It’s no secret that times are tough for firms in the IT sales space and well, just about every other vertical that you can name these days. A few bold companies are responding to the economic downturn and the resulting ripples of layoffs, dashed deals, and reduced profits by diversifying and seeking out new schemes and revenue streams. However, the vast majority of the firms impacted by the crisis appear to be hunkering down for the duration and returning to a focus on their core competencies.
In the instant-gratification era of LinkedIn, Facebook, and Twitter, the potential business value of good, old-fashioned networking can tend to be overlooked. But when you get right down to it, there’s no better way to breathe new life into your business than forging new real-world connections and working to renew existing contacts.
Could you use a brief refresher course in the basics of real-world networking? Use these easy networking techniques to create and sustain the kind of solid business relationships that can help see your firm through the current economic storm.
- Make a positive first impression. This is one old adage that still holds true. When it comes to forging new connections in the business world, it pays to have your introductory spiel down pat. Offer a friendly smile, a firm handshake, and an abbreviated version of your elevator pitch. Aim for genuine warmth rather than an overly polished approach that might come off as phony.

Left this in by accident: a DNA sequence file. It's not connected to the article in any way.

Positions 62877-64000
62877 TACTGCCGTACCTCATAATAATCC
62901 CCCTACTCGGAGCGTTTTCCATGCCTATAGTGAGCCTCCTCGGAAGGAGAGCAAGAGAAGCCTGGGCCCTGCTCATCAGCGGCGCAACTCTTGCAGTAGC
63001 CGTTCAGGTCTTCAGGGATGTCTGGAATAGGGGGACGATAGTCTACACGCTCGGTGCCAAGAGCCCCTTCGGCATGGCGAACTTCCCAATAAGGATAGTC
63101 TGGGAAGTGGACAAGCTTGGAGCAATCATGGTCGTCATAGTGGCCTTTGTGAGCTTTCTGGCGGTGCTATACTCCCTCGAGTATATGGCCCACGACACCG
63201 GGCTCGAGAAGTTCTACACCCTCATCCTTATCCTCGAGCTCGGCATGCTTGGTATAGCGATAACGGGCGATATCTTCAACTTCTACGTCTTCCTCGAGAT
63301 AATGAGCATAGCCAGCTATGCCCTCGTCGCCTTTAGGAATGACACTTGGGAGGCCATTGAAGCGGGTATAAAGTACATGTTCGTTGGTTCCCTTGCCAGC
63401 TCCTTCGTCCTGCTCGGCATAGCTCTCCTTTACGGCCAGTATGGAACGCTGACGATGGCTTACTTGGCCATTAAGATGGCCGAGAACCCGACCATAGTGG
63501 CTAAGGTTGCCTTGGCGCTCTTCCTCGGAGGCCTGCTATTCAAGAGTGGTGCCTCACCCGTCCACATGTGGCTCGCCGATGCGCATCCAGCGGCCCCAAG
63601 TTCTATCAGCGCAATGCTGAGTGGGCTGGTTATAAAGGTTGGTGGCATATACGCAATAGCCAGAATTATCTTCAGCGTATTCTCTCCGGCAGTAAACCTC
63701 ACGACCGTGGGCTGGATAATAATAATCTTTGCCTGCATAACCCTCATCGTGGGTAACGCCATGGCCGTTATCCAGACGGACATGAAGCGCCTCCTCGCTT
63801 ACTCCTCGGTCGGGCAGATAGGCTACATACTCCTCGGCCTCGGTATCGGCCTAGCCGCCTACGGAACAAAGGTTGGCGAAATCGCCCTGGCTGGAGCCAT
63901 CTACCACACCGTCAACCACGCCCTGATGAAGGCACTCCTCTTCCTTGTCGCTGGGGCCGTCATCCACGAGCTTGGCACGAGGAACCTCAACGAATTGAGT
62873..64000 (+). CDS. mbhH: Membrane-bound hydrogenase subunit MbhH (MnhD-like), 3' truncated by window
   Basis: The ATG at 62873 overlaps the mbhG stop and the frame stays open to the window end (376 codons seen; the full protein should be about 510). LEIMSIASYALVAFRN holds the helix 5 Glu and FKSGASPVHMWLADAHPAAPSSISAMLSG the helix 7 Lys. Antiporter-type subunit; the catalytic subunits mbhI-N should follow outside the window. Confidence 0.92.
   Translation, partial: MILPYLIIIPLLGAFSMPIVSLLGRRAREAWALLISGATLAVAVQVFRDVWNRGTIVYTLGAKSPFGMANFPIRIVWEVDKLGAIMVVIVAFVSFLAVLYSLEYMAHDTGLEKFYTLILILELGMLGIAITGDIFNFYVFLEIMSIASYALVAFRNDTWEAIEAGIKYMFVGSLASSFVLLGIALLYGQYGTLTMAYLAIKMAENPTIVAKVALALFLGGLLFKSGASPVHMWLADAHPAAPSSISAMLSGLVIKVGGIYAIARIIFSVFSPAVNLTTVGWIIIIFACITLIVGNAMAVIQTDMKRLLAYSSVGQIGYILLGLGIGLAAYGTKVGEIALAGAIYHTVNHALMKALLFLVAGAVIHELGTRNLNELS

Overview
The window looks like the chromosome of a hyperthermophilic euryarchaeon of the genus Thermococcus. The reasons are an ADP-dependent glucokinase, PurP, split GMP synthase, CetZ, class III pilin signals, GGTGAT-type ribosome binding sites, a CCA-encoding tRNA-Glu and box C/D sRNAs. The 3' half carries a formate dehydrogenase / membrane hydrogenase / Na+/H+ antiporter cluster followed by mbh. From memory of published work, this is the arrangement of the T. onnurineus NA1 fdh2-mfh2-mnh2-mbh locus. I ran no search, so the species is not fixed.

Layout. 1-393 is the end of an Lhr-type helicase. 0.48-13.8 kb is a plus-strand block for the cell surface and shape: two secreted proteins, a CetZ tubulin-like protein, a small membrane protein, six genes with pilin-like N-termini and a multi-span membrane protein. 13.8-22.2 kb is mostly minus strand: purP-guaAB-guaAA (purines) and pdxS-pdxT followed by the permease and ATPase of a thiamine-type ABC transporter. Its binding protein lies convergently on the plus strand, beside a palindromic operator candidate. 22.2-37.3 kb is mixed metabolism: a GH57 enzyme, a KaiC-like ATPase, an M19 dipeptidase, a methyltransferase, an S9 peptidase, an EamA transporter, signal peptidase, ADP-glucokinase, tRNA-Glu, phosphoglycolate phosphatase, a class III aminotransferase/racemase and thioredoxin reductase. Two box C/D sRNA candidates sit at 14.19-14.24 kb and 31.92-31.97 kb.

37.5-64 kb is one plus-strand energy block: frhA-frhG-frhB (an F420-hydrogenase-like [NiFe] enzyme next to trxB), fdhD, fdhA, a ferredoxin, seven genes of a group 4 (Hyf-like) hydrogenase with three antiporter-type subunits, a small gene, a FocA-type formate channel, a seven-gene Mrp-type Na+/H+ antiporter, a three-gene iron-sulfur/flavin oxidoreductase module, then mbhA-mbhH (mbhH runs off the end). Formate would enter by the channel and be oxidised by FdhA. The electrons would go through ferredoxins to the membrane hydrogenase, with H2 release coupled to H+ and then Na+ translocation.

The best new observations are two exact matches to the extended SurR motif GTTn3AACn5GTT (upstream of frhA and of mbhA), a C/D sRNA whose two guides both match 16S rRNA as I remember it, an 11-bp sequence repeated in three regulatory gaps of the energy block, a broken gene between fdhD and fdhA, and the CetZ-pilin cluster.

- Keep your ears open. Sometimes, when you first encounter a new business contact, your impulse may be to convey as much information as possible, get your point across, and fill in potentially awkward gaps in the conversation. However, communication experts remind us to listen as much as or even more than we speak when meeting new people. This serves to establish a sense of connection and will help you uncover details, similarities, and shared goals that could advance your business objectives.
- Develop a repertoire of rapport-building strategies. Even if you’re a seasoned sales professional who practically shakes hands for a living, meeting new people can still be nerve-wracking. When you’re forging new connections, it helps to have a few standby methods hidden up your sleeve to help break the ice. Friendly, open-ended questions and comments about the day’s headlines, your target’s job and background, or the food, setting, or speakers at the event are all usually foolproof methods of getting the conversational ball rolling.
- Suggest the next step. Once you’ve made a connection and you ascertain that your conversation seems to be leading up to something, it may be appropriate to seal the deal with a call to action. Depending on the context, this could entail anything from arranging a specific meeting time to offering up a few general ideas for possible future projects or partnerships. Be sure to try to read the situation carefully and assess your target’s level of genuine interest before choosing your strategy.
- Don’t falter on the follow-up. Whether your initial conversation ended in the traditional exchange of business cards or a more specific future plan for collaboration, don’t make the mistake of failing to follow through. If you promised to initiate the post-event conversation, be sure to hold up your end of the bargain. If you swapped contact information but didn’t establish a clear timeline for following up, refresh your target’s memory with a friendly note conveyed via email, postal mail, or voicemail.
Do you plan to step up your networking activities in the year ahead? What’s your favorite tip for connecting meaningfully with new contacts? Let us know what you think in the comments.